Bangkok skyline

Healing time

Eight months ago we watched this same view with more pain, our skin worn away by a road in Laos so that the pool stung slightly.

Now we sit and watch the buildings almost astonished to be back. Work travel like this is always unexpected, and neither of us planned to return to Bangkok so soon after the last strange week here, shuttling between hospital and hotel.

We were too injured then to explore very far in any direction. A half dozen blocks at most, a couple of train stations, a single mall. Now, back to a more regular health, we wander a dozen miles a day around the city, becoming both more comfortable here and less tied to those injuries.

It is a strange reunion, a vacation given to us out of odd circumstance. A colleague unable to travel due to the new US government for Tara and the freedom of minimal employment for me has given us three days in the city before her work begins to relax and revisit old views.

In the interim months Bangkok has changed as much as our skin. The building across the street from this hotel is gleaming white and the pool on floor five filled. On our last visit it was wrapped in scaffolding and construction elevators, and filled with work men welding at odd hours. The interior of the upper floors does not yet look finished, but the lower ten seem occupied. For our part we can both do pushups, a testament to the surgeons at Bumrungrad that added titanium to Tara’s wrist and to her intervening months of physical therapy and dedication.

As a reminder of physical progress the week in Thai sunshine is welcome. As a mental break from the past before we begin building the future, it’s a luxury.

Sometimes we are lucky indeed.

Gray skies and hotel windows

Sitting twenty two stories up above Shanghai, I watch the weather and listen to music. Or rather, I look into the weather, a fog of fading white that makes tall buildings invisible only a mile away. I look down at the roofs of shorter buildings, many still under construction. I look at the wall of the nearest tower, its surface covered in the soot of years in this air.

Shanghai’s view does not surprise, though friends ask when I post photos how I, asthmatic, cope with the air. I cope like everyone does, by breathing in, breathing out, and moving forward. By focusing on what there is to do in front of me rather than what there is all around me. Instead of focusing on what there is inside all of us.

It is Sunday, and I am relishing the peace in between weeks on the move. Sometimes that is the greatest gift of hotels in foreign countries.

In May of twenty thirteen I spent a week in Tokyo for work. Living out of a perfectly-designed-for-it’s-size hotel room, I wore a suit and went to izakayas with customers in the evenings. It was the culmination of years of dreaming; suddenly I had a job that took me to one of my favorite places, that gave me a place to stay and a view that I loved. Taking the subway around the city to meetings gave me a glimpse into being a business man in a network of concrete built for them. Pouring out of Hamamatsucho station with the crowd in the evening, walking the two blocks to my room at Hotel MyStay, and taking part in the Tokyo rituals again after so long left me in a perfect mood. With enough time spent alone, work travel has a way of building an atmosphere. After three days of this compact life I was ready for company, mentally.

The National’s Trouble Will Find Me was released that third day. Letting it play in that tiny hotel room for the three days that followed gave me a fresh environment to layer the new music on, to integrate it into. The album became a soundtrack to that week, to convenience store breakfasts and late night FaceTime calls. Now, two and a half years later, a lifetime away, sitting in a hotel room twenty two stories up above Shanghai, those songs still takes me immediately back to Tokyo.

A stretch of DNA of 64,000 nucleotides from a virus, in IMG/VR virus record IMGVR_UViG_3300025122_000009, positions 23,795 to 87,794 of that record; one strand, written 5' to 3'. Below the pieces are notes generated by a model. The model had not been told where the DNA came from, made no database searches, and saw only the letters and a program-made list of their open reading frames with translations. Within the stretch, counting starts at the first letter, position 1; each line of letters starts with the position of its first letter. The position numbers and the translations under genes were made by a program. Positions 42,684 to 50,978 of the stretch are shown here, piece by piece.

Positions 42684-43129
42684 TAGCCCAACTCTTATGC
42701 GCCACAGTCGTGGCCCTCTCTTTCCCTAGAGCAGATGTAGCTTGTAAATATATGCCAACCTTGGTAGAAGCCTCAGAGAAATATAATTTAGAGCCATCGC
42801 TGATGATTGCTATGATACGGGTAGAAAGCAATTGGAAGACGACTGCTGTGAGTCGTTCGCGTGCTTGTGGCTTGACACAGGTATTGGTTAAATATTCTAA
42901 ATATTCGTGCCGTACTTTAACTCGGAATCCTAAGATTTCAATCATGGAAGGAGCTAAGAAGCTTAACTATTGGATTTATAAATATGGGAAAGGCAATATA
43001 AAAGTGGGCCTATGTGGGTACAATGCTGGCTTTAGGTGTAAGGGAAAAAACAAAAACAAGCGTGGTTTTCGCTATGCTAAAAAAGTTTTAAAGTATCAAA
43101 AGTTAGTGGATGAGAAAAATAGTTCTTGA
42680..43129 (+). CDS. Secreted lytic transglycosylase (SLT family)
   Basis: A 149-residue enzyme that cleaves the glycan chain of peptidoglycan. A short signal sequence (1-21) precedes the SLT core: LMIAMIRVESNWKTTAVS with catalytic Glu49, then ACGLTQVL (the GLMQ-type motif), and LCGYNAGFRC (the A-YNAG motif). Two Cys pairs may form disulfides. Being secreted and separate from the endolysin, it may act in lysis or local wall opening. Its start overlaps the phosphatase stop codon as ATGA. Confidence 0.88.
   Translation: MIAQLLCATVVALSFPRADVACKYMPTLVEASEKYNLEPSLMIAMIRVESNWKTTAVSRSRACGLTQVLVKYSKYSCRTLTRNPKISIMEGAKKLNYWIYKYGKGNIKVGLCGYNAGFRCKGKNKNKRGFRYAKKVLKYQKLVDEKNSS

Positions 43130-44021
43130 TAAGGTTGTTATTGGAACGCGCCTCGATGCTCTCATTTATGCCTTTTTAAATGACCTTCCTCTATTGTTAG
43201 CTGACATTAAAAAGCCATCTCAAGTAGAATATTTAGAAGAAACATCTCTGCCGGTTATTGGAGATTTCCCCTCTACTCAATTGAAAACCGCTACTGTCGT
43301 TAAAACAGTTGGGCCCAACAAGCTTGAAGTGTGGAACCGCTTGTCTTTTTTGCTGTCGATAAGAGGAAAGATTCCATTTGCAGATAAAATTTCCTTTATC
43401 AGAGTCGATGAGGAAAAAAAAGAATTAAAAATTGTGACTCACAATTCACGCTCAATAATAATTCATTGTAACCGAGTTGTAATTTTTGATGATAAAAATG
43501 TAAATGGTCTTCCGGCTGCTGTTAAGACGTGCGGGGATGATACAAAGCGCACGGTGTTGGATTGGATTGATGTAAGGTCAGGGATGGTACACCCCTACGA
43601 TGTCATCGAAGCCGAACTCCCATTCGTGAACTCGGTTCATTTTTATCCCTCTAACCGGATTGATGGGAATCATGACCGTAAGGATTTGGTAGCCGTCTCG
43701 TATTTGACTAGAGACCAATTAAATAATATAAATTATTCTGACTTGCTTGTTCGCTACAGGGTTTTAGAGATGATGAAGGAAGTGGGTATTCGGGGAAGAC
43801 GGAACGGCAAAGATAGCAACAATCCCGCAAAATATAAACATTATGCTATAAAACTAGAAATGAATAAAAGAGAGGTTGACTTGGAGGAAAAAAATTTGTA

“Don’t make me read your mind / You should know me better than that”

My current hotel room is much larger, China not lacking space the way Tokyo does. The residents also don’t enjoy the neat confinement of items, the precise layout required to maximize utility. There are extra mirrors and more wood than strictly necessary. Outside of this room China sprawls, with more huge buildings going up to demonstrate ability rather than fill need. Driving to Ningbo last week we crossed the long bridge that spans the bay to avoid the even longer drive around through Hangzhou that was the only option when I traveled this route frequently by bus in ’06. Reaching the far shore, the bay’s south edge, we saw a cluster of towers, maybe thirty, residential and at least twenty floors each.

“What are those,” someone asked, meaning what is that town, what is that city.

No one answered. A cluster of identical buildings, they were clearly built in a single go. There is no town there, on the shore of the bay. Why so many apartment towers then, and why so tall? Because space is not an issue, and size even less. There are millions of people within an easy drive, millions more within a few hours, all seeking housing and an opportunity. This is China.

In Tokyo everything is tightly constrained, each building wrapped in between all the others. So much so that buildings are often strangely shaped, L’s or T’s or other letters, unable to be squares or circles.

“Jennifer you are not the only reason / My head is boiling and my head is freezing”

And I remember steaming my suit before meetings, looking in the mirror working through my pitch for the day. Organizing my notes in the evening and lying on the bed looking out the window as night fell on the city.

Tokyo will always be with me, part of the story of this music. Or this music will always be Tokyo. Some times blending a place and a feeling, a set of songs and a mood, shapes everything we do for years. Sometimes it is just a way of etching time into our minds, deeply enough that years later we are astonished to realize how long ago that was, May of twenty thirteen.

“If I stay here, trouble will find me / If I stay here, I’ll never leave…”

Quoted lyrics from The National’s ‘I Should Live in Salt’, Fireproof’, and the title track off of the 2013 album Trouble Will Find Me

Weekends off

For the first time in two and a half months, Saturday is a quiet one that begins in my own bed. I wake late, fold laundry, buy groceries, and relax with the cat. San Francisco is beautiful today. The Sutro Tower is obscured by fog before noon.